In this article...
Diet and exercise play a big part in health and long life, but regular wellness checkups and knowing family history of diseases also makes a difference. Whether it's catching up on immunizations for your son, getting back to that challenging-but beneficial-workout that strengthen the abs or scheduling to have blood drawn to dispel prostate cancer concerns, there's always something that can be done to get even closer to better health. And while men may be the first to say they're fine, statistics show that on average, men die about five years sooner than women and have higher mortality rates in the areas of cancer and heart disease. Men are also less likely to schedule routine medical exams for preventive screenings and more likely to be uninsured.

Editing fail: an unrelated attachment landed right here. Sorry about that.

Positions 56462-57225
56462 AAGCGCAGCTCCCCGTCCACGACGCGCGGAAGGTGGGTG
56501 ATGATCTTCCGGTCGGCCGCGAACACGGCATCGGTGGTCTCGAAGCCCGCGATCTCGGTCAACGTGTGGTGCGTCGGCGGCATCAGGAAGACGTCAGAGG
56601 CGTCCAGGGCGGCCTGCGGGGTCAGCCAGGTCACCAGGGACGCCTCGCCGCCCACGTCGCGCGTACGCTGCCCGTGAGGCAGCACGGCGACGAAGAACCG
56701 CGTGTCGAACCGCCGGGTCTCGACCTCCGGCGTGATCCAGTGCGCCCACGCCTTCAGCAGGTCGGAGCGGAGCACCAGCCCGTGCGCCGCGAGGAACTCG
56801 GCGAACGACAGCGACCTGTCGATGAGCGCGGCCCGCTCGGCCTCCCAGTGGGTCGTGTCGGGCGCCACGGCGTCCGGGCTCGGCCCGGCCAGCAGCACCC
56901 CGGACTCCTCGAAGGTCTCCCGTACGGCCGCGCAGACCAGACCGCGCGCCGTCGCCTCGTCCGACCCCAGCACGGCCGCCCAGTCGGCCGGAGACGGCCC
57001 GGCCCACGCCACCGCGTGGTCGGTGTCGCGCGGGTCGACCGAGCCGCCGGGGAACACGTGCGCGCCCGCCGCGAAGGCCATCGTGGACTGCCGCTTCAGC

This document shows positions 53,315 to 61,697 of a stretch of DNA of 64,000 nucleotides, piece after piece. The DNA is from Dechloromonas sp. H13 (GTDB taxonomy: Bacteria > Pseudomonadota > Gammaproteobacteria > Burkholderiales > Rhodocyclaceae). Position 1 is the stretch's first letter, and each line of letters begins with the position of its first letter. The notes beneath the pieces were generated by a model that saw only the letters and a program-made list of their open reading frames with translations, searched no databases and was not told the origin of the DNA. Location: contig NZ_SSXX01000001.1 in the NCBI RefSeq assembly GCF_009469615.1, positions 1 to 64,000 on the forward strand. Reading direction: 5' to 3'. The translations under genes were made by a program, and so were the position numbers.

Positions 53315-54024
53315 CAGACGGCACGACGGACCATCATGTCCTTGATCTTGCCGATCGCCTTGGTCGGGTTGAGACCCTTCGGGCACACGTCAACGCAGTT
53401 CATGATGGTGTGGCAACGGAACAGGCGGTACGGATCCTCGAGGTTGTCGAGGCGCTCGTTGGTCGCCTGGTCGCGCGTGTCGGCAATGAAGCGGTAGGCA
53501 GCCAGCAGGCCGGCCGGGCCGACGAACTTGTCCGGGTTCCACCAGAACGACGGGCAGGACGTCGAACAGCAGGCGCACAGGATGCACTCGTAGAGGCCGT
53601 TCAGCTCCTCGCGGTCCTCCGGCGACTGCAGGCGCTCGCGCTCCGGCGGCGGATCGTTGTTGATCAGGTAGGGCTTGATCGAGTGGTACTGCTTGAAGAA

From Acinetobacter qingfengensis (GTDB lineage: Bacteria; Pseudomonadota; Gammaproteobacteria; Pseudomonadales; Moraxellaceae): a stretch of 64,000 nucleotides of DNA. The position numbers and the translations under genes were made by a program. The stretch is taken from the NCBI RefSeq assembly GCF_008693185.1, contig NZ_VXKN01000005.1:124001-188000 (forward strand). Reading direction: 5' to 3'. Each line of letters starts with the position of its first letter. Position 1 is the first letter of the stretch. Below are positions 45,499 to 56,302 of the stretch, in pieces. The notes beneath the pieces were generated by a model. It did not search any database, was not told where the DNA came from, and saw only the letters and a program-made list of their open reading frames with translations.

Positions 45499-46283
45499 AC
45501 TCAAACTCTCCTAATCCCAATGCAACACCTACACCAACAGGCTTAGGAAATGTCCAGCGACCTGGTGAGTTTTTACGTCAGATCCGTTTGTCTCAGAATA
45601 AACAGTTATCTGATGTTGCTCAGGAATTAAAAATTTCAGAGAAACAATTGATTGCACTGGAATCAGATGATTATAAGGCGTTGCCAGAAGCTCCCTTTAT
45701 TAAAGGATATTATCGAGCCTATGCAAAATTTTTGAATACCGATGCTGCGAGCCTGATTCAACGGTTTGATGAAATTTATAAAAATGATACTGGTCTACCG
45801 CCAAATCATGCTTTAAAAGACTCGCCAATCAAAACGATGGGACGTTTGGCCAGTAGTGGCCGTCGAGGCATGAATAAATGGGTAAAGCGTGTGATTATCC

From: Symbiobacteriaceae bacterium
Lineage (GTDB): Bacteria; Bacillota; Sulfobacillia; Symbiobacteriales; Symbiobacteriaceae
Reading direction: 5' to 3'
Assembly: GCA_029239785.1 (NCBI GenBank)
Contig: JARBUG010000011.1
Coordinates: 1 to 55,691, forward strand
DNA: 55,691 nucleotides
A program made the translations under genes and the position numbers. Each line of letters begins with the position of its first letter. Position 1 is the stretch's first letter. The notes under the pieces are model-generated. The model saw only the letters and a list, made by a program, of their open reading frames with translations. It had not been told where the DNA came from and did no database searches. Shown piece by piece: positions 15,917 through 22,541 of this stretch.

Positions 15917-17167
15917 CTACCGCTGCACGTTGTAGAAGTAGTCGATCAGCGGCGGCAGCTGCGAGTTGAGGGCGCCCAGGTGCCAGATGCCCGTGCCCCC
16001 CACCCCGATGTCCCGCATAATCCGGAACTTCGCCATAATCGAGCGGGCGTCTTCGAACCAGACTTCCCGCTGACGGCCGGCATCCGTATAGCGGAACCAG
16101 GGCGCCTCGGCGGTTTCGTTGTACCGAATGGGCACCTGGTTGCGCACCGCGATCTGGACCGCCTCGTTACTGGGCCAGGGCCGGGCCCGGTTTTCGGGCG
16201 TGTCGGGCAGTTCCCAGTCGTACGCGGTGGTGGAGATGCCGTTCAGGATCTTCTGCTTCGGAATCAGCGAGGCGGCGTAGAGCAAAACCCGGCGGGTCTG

But the good news is that the combined support of health professionals, family members, employers and researchers can help bring attention to these issues and encourage men to get to the optimal level of health for their lives. So take this June to brush up on your health IQ, get familiar with up-to-date health guidelines and let the man or boy in your life know they're appreciated.
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